According to data provided by Facebook last year, the average user spends almost an hour on the site every day.
A survey by Deloitte found that for many smartphone users, checking social media sites is the first then they do in the morning – in most cases before even getting out of bed.
Social interaction is a core part of human life and necessary for human existence. Many studies have confirmed that most humans thrive when they have strong and positive relationships with other human beings.
The problem with applying these studies to social interaction online is that the studies have been conducted on “real world”, face-to-face interactions. Yet what happens when social interaction occurs through an electronic screen? When your first thought after awaking is to reach for your phone, what long term impact does this have on you?
Previous research has shown that using social media may detract from face-to-face relationships, reduce investment in meaningful activities, increase sedentary behavior, lead to internet addiction and reduce self-esteem through unfavorable social comparison.
It turns out that social comparison can be a particularly strong influence on human behavior. This occurs because people show the most positive aspects of their lives on social media, resulting in people assuming their own life compares unfavorably with others.
Some sceptics have argued that social media use is high amongst people who are already feeling bad about their life, rather than being the cause of the bad feelings. Others say that social media has a positive impact by resulting in increased social support and reinforcement of existing relationships.
The Harvard Business Review set out to gain clarity on the relationship between social media use and well being. In their study, they used three waves of data from 5,208 adults from a national longitudinal panel maintained by the Gallup organization, along with several different measures of Facebook usage, to see how well-being changes over time in relationship with Facebook use. They measured well-being through how people reported their life satisfaction, mental health, physical health and measured their body-mass index. Measures of Facebook usage included liking others’ posts, creating their own posts, and clicking on links. They then compared this to participants’ real world social networks.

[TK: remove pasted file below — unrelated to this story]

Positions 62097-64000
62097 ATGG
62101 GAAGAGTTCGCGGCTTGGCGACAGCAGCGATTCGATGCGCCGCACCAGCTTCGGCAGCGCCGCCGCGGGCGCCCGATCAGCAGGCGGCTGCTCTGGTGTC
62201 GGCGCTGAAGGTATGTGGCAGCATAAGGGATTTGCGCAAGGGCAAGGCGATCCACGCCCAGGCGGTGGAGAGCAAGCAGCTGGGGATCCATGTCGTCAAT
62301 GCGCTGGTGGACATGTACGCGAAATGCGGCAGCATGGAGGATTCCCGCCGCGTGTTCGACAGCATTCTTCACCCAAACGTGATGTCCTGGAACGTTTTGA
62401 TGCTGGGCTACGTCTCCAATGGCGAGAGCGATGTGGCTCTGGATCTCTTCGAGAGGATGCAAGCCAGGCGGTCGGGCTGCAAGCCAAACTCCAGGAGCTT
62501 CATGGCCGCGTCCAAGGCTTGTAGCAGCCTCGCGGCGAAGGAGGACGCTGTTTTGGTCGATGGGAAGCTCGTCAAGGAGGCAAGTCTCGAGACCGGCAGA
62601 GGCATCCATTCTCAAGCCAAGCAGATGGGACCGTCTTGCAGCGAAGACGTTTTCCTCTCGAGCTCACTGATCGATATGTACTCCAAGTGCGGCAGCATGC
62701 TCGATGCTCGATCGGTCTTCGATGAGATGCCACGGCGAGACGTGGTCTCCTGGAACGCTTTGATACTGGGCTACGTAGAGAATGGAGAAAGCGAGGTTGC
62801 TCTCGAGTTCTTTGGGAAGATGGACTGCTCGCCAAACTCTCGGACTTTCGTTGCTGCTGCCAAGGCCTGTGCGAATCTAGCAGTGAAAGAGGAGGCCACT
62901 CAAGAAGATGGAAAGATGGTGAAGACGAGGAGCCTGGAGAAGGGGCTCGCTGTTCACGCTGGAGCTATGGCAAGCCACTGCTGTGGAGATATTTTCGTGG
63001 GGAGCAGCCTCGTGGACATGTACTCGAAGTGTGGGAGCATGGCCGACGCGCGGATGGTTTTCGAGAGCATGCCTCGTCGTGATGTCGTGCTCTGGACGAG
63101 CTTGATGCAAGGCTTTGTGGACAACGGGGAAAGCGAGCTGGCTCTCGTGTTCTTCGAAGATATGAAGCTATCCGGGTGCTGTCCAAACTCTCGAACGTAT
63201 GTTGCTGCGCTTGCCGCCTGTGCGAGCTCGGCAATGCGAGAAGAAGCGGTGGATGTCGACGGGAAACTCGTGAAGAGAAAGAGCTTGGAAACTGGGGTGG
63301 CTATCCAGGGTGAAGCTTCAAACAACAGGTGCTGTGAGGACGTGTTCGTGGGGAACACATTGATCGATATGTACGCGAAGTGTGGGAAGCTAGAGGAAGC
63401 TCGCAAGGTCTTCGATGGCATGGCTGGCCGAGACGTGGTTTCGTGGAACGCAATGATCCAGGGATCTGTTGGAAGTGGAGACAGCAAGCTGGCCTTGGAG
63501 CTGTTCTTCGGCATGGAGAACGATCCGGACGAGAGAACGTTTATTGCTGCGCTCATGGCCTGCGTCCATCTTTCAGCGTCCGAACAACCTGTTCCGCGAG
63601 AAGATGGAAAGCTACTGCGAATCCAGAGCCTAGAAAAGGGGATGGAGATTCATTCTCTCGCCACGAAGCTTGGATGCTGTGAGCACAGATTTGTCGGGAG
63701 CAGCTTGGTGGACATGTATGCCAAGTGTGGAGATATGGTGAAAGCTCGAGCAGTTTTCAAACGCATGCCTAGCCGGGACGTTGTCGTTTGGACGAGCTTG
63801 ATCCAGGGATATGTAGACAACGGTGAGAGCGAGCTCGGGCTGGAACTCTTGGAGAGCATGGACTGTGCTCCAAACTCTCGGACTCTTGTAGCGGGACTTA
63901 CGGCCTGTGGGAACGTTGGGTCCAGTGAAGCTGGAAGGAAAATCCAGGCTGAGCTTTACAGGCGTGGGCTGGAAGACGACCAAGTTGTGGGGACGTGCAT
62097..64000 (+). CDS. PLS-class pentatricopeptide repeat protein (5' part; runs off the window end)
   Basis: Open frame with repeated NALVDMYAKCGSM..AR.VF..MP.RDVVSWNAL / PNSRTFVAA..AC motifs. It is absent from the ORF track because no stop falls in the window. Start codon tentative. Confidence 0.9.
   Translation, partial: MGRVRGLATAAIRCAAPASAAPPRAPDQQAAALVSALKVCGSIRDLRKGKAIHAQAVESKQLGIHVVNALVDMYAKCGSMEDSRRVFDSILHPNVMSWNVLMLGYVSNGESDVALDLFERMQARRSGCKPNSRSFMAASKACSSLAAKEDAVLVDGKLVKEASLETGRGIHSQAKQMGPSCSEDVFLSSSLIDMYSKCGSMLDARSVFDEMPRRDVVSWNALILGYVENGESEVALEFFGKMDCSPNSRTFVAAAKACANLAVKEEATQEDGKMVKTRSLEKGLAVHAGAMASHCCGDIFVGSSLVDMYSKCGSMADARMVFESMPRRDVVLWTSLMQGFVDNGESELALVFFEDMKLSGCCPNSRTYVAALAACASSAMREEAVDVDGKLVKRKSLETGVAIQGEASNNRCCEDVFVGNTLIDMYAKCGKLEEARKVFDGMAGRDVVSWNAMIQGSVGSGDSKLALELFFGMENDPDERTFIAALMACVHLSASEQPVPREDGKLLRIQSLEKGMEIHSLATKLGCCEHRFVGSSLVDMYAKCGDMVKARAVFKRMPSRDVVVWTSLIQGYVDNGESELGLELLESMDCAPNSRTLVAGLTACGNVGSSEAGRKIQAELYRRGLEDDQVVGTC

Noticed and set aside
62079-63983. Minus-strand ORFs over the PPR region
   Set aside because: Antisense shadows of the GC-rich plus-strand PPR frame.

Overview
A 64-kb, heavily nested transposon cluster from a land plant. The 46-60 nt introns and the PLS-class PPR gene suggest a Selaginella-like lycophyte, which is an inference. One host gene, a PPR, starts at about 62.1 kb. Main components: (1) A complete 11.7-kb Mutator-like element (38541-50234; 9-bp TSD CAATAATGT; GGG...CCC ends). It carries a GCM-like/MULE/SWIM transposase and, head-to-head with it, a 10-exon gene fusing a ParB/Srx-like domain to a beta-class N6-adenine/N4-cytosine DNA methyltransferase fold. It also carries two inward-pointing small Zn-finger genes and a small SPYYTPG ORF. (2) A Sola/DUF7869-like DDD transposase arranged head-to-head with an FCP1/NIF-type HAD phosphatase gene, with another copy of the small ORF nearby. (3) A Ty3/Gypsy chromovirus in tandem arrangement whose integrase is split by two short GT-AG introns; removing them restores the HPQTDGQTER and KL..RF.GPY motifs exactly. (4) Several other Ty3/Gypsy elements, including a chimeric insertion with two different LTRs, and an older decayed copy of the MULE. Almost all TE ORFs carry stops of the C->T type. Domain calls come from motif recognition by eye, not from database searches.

Overall, the research revealed that while real-world social networks were positively associated with overall well-being, the use of Facebook was negatively associated with overall well-being. The results showed a strong correlation with mental health, with most measures of Facebook usage predicting a decline in mental health a year later.
They found that “both liking others’ content and clicking links significantly predicated a subsequent reduction in self-reported physical health, mental health, and life satisfaction.”
The Harvard researchers believe their results may be relevant for other forms of social media.
“Exposure to the carefully curated images from others’ lives leads to negative self-comparison, and the sheer quantity of social media interaction may detract from more meaningful real-life experiences. What seems quite clear, however, is that online social interactions are no substitute for the real thing.”